4 3. EQUIVALENCE RELATIONS 36 the notation used in the second part of Theorem means that we take the union of all the sets that are members of the set to the far right and this union is defined to be set A. Definition If R is an equivalence relation on a set A, the set of equivalence classes of R is denoted A/R. Theorem follows fairly easily from Theorem in Section 3.3. Here is a proof of one part of Theorem Proof. Suppose R is an equivalence relation on A and S is the set of equivalence classes of R. If S is an equivalence class, then S = [a], for some a A; hence, S is nonempty, since ara by the reflexive property of R. By Theorem 3.3.1, if S = [a] and S = [b] are in S, then [a] = [b] iff [a] [b]. Since this is a biconditional, this statement is equivalent to [a] [b] iff [a] [b] =. Since each equivalence class is contained in A, {S S S} A. But, as we just saw, every element in A is in the equivalence class it represents, so A {S S S}. This shows {S S S} = A. Exercise Prove the converse statement in Theorem Intersection of Equivalence Relations. Theorem If R 1 and R 2 are equivalence relations on a set A then R 1 R 2 is also an equivalence relation on A. To prove Theorem 3.5.1, it suffices to show the intersection of reflexive relations is reflexive, symmetric relations is symmetric, and transitive relations is transitive. But these facts were established in the section on the Review of Relations Example. Example Let m be a positive integer. The relation a b (mod m), is an equivalence relation on the set of integers.

5 3. EQUIVALENCE RELATIONS 37 Proof. Reflexive. If a is an arbitrary integer, then a a = 0 = 0 m. Thus a a (mod m). Symmetric. If a b (mod m), then a b = k m for some integer k. Thus, b a = ( k) m is also divisible by m, and so b a (mod m). Transitive. Suppose a b (mod m) and b c (mod m). Then a b = k m and b c = l m for some integers k and l. Then a c = (a b) + (b c) = k m + l m = (k + l)m is also divisible by m. That is, a c (mod m). Recall the congruence relations on the set Z of integers: Given an positive integer m and integers a and b, a b (mod m) (read a is congruent to b modulo m) iff m (a b); that is, a b = k m for some integer k. Exercise What are the equivalence classes for the congruence relation (1) a b (mod 2)? (2) a b (mod 3)? (3) a b (mod 5)? Given a positive integer m, the equivalence classes under the relation a b (mod m) have canonical representatives. If we use the Division Algorithm to divide the integer a by the integer m, we get a quotient q and remainder r, 0 r < m, satisfying the equation a = mq + r. Recall that r = a mod m and that a r (mod m). Thus [a] = [r], and so there are exactly m equivalence classes [0], [1],...[m 1]. If R is the congruence modulo m relation on the set Z of integers, the set of equivalence classes, Z/R is usually denoted by either Z/m or Z/mZ. That is, Z/m = {[0], [1],...[m 1]}. Remark If A is an infinite set and R is an equivalence relation on A, then A/R may be finite, as in the example above, or it may be infinite. As the following exercise shows, the set of equivalences classes may be very large indeed. Exercise Let R be the equivalence relation defined on the set of real numbers R in Example (Section 3.2). That is, xry iff x y is an integer. Prove that every equivalence class [x] has a unique canonical representative r such that 0 r < 1. That is, for every x there is a unique r such that [x] = [r] and 0 r < 1. [Hint: You might recall the floor function f(x) = x.]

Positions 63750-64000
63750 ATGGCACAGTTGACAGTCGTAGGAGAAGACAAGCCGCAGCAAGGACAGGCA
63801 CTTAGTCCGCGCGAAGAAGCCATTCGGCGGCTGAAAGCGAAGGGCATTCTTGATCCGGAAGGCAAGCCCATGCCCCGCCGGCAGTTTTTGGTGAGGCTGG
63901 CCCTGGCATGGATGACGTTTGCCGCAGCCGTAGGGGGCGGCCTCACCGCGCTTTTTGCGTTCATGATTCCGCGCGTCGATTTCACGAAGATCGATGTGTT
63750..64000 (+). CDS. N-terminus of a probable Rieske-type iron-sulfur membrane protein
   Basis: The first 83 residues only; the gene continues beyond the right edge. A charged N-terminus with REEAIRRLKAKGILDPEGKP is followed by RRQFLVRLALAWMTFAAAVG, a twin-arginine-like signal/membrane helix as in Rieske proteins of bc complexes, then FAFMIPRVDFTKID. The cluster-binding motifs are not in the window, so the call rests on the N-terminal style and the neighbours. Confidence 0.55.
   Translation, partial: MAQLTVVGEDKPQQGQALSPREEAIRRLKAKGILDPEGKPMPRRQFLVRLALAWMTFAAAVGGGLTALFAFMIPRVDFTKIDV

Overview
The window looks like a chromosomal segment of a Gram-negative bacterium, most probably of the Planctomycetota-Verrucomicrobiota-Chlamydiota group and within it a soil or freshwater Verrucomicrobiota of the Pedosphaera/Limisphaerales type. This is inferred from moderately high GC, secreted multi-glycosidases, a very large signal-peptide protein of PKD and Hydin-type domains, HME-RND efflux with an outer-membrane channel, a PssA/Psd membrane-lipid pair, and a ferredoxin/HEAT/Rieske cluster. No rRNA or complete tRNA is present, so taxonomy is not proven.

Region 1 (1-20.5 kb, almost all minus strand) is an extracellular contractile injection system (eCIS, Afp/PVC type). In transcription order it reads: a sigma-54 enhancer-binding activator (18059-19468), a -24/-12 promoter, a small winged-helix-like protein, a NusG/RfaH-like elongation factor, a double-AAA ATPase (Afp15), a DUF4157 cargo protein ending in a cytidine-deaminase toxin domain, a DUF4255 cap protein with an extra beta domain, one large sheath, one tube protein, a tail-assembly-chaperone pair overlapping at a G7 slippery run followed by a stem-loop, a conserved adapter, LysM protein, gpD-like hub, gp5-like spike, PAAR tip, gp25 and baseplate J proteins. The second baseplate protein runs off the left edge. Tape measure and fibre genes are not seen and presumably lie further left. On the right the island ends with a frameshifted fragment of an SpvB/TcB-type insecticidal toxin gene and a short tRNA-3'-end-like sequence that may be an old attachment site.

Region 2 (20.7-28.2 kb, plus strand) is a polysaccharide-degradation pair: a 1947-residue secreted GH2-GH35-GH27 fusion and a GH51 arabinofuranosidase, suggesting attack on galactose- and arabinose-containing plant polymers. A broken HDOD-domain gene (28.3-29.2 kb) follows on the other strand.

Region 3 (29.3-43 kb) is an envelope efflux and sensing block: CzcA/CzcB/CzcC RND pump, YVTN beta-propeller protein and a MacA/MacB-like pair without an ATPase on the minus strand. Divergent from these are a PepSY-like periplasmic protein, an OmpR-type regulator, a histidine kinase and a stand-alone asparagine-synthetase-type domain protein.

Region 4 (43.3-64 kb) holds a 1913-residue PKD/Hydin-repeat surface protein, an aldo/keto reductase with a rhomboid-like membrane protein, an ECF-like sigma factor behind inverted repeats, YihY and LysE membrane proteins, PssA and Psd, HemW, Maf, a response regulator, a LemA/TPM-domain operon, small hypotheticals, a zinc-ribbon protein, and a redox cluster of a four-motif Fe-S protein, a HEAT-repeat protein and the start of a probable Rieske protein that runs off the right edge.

6 3.7. Example. 3. EQUIVALENCE RELATIONS 38 Example Let R be the relation on the set of ordered pairs of positive integers such that (a, b)r(c, d) if and only if ad = bc. R is an equivalence relation. The equivalence class of (2, 3): [(2, 3)] = {(2k, 3k) k Z + }. There is a natural bijection between the equivalence classes of this relation and the set of positive rational numbers. Notice that the relation R in Example is a relation on the set Z + Z +, and so R (Z + Z + ) (Z + Z + ). Proof R in Example is an equivalence relation. We must show that R is reflexive, symmetric, and transitive. I. Reflexive: Let (a, b) be an ordered pair of positive integers. To show R is reflexive we must show ((a, b), (a, b)) R. Multiplication of integers is commutative, so ab = ba. Thus ((a, b), (a, b)) R. II. Symmetric: Let (a, b) and (c, d) be ordered pairs of positive integers such that (a, b)r(c, d) (recall this notation is equivalent to ((a, b), (c, d)) R). Then ad = bc. This equation is equivalent to cb = da, so (c, d)r(a, b). This shows R is symmetric. III. Transitive: Let (a, b), (c, d), and (e, f) be ordered pairs of positive integers such that (a, b)r(c, d) and (c, d)r(e, f). Then ad = bc and cf = de. Thus, adf = bcf and bcf = bde, which implies adf = bde. Since d 0, we can cancel it from both sides of this equation to get af = be. This shows (a, b)r(e, f), and so R is transitive. One of the points of this example is that there is a bijection between the equivalence classes of this relation and the set of positive rational numbers. In other words, the function f : (Z + Z + )/R = {[(a, b)] [(a, b)] is an equivalence class of R} Q + defined by f([(a, b)]) = a/b is well-defined and is a bijection. This follows from the fact that [(a, b)] = [(c, d)] (a, b)r(c, d) ad = bc a b = c d.